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I found on The Anne Frank House website, they say that Holocaust comes from Greek: " Burnt Offering"; Shoa, comes from Hebrew: " Catastrophe". Essentially They mainly apply to the genocide of the Jews. However, it is of course known that The Nazis used the same facilities to exterminate any people they took offence at


Good point, have you been to the Anne Frank house, it is a very sad and impressive place (and the actually have a free VR app now which shows it as it was with WW2 even with the Shirly Temple and other moviestar pictures hanging in the room of Anne Frank and her family.

And of course a very heartfelt welcome to the forum Ian and let me/us know should their be any queries.


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I’ve always thought of them as being somewhat synonymous. Shoah is a Hebrew word meaning utter destruction. It is the what the Jewish people (and the state of Israel) call the holocaust. Many of the peoples who were the victims of the German (Nazi) slaughter refer to it using a word in their own native language; Jewish people use Shoah, the Roma use Porajimos. I believe that no matter the specific language, all of these terms refer to the same despicable program of directed mass murder conducted by the Nazis.


This is an interesting take I totally support. But in more toxic discussions Shoa and Porajimos are often used exclusively to refer to the relevant ethnical aspect in my experience. Which for example led to two different memorials in Berlin for Jews and Sinti/Roma. You can also see the difference in reckognition of the terms Shoa and Porajimos in the public discourse and my initial post. Until you brought it up, I didn’t even consider Porajimos to cover the entire event. So thanks for that.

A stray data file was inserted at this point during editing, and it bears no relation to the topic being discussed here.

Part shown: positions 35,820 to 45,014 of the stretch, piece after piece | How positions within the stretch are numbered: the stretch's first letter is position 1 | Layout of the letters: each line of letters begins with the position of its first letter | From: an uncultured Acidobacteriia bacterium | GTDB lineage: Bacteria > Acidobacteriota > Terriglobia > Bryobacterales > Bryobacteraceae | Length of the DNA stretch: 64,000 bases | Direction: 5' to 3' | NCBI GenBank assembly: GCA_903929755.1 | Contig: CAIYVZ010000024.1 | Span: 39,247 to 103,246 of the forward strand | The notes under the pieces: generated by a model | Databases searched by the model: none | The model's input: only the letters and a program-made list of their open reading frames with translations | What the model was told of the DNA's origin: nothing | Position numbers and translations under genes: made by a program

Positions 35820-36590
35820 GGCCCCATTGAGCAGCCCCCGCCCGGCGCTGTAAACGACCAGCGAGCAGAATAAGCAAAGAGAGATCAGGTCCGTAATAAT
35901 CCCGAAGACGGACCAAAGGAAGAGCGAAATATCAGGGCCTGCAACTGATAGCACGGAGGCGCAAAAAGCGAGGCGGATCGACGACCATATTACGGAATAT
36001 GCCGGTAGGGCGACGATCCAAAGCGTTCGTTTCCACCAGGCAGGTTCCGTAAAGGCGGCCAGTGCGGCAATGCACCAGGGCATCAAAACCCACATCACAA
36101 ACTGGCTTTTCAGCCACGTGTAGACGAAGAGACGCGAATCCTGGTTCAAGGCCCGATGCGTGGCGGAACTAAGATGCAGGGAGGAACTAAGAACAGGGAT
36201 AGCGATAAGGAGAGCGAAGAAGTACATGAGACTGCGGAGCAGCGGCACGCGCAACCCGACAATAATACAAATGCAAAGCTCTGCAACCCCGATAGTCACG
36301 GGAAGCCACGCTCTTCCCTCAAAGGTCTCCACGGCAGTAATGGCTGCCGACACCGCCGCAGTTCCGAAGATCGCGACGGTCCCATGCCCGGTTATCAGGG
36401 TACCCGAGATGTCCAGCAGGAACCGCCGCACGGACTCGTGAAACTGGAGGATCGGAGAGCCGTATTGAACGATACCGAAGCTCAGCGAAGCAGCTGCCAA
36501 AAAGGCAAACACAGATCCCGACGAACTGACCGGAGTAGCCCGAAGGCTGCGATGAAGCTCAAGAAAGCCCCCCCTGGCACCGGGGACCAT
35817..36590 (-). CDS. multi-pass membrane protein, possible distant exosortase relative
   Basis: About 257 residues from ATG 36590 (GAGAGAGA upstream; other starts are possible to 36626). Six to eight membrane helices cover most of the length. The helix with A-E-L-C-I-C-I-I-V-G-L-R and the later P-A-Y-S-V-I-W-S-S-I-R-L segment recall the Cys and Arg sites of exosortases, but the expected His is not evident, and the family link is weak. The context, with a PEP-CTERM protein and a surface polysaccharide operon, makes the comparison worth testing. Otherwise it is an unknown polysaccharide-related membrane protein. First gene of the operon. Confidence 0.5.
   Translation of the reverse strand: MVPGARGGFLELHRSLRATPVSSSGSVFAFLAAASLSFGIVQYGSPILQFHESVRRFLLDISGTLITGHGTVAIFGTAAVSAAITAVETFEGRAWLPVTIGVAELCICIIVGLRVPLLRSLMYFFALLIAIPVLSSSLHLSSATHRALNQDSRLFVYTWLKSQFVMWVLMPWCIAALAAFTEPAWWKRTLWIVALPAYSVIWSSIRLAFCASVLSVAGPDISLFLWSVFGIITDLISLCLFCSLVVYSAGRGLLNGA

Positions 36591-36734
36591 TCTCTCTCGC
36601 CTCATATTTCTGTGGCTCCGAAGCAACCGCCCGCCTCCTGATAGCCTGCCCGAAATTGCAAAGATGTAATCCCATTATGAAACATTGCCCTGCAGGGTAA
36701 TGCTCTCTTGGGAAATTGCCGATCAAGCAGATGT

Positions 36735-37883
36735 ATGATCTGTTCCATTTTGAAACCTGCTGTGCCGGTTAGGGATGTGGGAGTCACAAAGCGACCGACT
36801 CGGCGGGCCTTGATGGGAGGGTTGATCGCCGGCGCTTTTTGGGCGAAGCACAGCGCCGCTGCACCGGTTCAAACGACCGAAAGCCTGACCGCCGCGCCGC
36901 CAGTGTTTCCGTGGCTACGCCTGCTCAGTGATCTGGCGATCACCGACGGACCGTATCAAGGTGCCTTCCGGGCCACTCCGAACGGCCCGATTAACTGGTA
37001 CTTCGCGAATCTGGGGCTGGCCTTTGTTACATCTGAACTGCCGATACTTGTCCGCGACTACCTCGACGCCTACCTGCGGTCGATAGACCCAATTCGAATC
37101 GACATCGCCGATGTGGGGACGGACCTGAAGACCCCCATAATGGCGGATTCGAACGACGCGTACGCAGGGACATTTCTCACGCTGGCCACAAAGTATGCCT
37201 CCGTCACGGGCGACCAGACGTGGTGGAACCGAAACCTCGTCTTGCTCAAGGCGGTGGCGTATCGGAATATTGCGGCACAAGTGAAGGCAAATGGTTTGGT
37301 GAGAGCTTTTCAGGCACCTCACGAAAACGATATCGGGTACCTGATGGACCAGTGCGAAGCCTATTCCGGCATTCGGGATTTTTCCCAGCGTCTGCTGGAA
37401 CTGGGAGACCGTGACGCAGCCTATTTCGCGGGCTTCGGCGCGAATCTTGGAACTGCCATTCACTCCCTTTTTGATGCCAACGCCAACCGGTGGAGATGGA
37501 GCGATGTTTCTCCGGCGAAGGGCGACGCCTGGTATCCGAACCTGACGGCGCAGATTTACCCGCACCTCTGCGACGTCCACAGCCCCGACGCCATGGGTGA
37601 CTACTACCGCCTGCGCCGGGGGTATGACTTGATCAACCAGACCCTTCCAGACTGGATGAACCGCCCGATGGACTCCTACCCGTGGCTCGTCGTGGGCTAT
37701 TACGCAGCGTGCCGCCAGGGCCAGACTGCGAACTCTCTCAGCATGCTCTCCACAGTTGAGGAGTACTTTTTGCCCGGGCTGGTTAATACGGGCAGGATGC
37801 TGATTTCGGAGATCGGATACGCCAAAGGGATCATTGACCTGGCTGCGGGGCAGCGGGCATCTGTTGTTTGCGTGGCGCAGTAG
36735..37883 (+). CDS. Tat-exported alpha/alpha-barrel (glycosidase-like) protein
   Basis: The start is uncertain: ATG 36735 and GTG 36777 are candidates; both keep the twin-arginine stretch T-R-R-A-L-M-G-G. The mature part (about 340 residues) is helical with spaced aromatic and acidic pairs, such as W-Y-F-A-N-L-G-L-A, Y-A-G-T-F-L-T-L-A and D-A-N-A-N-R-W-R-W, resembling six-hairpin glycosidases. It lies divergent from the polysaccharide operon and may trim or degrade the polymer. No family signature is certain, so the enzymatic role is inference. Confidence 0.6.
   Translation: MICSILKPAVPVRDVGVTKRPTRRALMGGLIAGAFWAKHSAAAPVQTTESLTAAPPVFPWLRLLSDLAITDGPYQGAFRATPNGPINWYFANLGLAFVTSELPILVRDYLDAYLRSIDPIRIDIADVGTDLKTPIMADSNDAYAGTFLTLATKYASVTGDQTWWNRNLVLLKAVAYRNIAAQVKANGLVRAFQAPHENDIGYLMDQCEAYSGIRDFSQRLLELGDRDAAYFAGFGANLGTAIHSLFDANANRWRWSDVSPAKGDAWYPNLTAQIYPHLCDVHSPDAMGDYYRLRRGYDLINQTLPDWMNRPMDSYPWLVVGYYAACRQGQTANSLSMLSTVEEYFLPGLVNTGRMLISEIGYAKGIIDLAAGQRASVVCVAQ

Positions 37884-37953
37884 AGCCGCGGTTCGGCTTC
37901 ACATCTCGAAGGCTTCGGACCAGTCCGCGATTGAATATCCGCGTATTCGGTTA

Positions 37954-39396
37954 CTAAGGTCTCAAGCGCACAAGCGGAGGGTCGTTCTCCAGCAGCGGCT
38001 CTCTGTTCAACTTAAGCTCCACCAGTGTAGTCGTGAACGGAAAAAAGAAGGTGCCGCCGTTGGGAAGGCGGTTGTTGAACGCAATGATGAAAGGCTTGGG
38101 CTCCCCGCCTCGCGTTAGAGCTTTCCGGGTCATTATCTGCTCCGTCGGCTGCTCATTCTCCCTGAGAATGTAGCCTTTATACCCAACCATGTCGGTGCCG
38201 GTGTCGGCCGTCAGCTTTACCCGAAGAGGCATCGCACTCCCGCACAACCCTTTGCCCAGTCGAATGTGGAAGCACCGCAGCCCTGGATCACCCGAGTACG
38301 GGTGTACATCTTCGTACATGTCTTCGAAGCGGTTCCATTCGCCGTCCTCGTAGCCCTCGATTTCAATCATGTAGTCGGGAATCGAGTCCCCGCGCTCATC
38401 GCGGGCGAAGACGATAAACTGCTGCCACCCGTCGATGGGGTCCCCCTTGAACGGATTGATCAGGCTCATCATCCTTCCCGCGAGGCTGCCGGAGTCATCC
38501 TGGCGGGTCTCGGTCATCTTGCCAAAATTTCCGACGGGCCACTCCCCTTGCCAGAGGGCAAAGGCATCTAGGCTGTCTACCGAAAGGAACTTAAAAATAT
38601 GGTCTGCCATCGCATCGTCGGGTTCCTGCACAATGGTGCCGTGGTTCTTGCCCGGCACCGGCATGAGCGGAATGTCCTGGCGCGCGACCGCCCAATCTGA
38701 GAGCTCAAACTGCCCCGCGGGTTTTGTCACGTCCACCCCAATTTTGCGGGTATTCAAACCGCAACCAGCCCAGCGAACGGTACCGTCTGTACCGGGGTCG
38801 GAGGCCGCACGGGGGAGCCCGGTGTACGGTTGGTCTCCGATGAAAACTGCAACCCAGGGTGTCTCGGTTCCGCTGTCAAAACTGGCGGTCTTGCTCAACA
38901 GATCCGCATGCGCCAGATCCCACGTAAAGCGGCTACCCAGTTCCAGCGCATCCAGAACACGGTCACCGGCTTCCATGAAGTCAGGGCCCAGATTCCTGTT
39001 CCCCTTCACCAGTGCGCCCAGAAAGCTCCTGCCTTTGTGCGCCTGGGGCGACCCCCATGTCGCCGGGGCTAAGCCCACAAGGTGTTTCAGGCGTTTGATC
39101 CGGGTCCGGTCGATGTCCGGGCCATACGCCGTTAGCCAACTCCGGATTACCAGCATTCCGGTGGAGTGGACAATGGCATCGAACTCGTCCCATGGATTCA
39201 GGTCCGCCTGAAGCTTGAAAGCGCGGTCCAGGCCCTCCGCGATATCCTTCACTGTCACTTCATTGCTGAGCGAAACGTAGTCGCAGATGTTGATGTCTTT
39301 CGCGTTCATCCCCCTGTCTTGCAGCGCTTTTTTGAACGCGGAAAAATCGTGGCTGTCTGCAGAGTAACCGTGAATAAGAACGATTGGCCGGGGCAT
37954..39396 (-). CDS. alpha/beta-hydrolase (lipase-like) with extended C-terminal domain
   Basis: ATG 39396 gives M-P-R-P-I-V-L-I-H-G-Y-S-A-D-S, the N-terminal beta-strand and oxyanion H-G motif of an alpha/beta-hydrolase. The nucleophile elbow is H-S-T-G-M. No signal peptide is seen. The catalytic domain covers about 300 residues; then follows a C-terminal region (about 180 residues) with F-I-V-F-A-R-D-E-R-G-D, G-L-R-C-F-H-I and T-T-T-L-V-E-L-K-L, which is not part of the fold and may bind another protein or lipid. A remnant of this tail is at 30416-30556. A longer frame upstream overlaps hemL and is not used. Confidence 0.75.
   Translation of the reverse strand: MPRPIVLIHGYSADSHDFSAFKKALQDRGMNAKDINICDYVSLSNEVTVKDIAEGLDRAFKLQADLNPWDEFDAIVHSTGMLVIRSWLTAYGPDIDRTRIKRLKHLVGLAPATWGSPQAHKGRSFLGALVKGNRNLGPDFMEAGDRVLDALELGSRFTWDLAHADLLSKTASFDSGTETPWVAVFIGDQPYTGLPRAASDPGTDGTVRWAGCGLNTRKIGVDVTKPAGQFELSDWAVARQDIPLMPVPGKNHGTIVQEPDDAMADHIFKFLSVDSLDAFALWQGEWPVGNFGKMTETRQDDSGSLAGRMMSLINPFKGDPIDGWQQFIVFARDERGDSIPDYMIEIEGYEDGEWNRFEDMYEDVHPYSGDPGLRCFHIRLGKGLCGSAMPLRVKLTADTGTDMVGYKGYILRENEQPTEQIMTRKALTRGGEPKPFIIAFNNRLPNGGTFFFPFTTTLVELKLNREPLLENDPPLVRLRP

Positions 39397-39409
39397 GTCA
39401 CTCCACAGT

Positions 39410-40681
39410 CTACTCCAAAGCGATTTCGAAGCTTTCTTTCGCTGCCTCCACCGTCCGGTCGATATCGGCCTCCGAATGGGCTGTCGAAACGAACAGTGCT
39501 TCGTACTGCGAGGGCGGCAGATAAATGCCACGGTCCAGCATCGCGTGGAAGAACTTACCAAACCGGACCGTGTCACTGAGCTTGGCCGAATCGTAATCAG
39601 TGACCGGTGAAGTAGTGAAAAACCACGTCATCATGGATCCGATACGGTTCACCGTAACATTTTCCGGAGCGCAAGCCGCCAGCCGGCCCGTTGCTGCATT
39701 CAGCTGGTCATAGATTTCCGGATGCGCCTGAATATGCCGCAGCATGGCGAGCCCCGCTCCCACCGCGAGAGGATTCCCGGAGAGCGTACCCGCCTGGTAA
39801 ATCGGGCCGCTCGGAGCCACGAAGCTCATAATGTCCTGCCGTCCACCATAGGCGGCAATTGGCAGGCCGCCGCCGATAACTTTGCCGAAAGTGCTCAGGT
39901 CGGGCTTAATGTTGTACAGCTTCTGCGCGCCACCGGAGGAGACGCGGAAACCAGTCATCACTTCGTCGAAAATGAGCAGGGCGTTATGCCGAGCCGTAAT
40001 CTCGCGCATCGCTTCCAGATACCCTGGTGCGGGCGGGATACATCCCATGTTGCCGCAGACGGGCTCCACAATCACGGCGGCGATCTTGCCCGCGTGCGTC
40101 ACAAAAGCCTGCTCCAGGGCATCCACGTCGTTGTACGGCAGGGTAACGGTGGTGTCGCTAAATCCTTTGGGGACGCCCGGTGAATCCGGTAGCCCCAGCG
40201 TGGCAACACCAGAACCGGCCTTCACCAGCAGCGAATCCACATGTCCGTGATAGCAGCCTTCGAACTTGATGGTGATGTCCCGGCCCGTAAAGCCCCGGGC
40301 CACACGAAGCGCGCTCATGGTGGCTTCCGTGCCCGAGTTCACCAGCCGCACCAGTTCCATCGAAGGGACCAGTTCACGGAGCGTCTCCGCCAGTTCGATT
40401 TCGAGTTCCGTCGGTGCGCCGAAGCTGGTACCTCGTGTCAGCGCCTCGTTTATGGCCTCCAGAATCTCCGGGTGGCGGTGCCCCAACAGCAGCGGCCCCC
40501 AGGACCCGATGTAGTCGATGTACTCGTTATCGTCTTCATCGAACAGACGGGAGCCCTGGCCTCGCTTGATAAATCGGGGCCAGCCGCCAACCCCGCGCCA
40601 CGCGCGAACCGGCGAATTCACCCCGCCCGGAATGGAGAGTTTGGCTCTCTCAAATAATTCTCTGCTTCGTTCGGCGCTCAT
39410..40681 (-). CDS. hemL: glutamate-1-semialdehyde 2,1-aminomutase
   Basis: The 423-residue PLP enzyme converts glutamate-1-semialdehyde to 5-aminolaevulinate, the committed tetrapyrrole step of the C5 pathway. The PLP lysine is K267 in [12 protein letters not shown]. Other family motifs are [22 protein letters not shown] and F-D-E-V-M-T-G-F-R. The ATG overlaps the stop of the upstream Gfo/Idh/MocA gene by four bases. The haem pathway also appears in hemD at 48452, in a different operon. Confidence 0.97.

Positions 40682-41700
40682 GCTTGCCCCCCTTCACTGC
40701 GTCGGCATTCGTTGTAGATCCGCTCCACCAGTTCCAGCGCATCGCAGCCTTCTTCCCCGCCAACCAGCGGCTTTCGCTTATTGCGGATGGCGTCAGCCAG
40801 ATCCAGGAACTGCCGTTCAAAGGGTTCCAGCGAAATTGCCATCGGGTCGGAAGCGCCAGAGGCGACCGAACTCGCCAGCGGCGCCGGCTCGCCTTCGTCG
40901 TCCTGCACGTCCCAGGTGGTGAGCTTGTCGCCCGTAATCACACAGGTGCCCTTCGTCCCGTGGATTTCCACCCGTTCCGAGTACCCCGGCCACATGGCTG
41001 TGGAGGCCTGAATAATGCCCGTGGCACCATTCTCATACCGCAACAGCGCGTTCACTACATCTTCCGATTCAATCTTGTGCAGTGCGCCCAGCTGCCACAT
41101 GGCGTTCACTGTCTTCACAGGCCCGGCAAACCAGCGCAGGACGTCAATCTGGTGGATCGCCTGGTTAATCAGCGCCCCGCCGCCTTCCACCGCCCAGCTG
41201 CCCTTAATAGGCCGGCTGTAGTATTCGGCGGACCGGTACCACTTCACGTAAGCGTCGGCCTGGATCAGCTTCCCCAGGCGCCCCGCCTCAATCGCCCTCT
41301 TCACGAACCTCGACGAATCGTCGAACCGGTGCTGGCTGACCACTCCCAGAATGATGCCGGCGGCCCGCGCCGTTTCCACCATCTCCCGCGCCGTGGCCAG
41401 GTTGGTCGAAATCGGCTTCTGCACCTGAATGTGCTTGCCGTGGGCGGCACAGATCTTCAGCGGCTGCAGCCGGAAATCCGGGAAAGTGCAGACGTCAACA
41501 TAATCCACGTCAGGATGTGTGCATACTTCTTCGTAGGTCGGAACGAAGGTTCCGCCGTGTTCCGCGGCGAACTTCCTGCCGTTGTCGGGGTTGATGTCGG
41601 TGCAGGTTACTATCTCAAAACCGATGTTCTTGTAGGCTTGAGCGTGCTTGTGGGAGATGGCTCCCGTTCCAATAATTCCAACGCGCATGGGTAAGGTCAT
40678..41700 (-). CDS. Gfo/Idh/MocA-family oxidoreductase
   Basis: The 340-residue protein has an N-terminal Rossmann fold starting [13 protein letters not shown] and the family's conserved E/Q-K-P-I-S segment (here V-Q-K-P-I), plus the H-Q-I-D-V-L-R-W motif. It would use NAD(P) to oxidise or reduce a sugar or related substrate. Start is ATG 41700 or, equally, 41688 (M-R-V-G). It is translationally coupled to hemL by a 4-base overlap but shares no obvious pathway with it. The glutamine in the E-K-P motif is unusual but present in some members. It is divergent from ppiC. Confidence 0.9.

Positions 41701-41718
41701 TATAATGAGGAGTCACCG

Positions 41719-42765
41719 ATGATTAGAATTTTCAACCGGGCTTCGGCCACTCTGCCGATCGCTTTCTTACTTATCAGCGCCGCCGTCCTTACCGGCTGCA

I will also note I know no inherently German word, but the rather extensive circumscription of “industrialised mass murder of Jews, Roma, Dissentors and others considered undersirable by the Nazis” (industrialisierter Massenmord an Juden, Roma, Andersdenkenden und anderen von den Nazis als “Unwert” betrachteten) or similar. Precise wording can differ. Shortest version might be “industrialised Nazi mass murder” and usually everyone gets the point and by naming no one, everyone is included. So usually Holocaust or Shoa get used, which brings me full circle to my initial question, I guess.


Very good points, In the Netherlands :netherlands: WW2 was remembered with 2 minutes silence and some WW2 speeches. Somehow as it gets further in the past some organizations started IMO not very useful discussions and research papers on which victims are included and which should not be.Also some antisemites insist on listing every persecuted group during the Nazi regime and then finally Jews.

Guess what: anyone can think for itself who to remember, fine if some group wants a separate memorial. Bickering about categories is possibly the most unimportant aspect of the Holocaust. It is about many millions of murdered people.


I agree. We need to remember all of the atrocities committed and eerybody will do that in their own way.


and this is why I think the question matters, because the antisemite strategy here is basically to include so many groups that they can start arguing the jews were not ‘really’ targeted (even though they were) as many people were killed at the hands of the nazis, there just happened to be a lot of jews in there. That’s why it’s important to keep emphasizing the jews that died, even though many more people did and all deserve a monument in their own respect.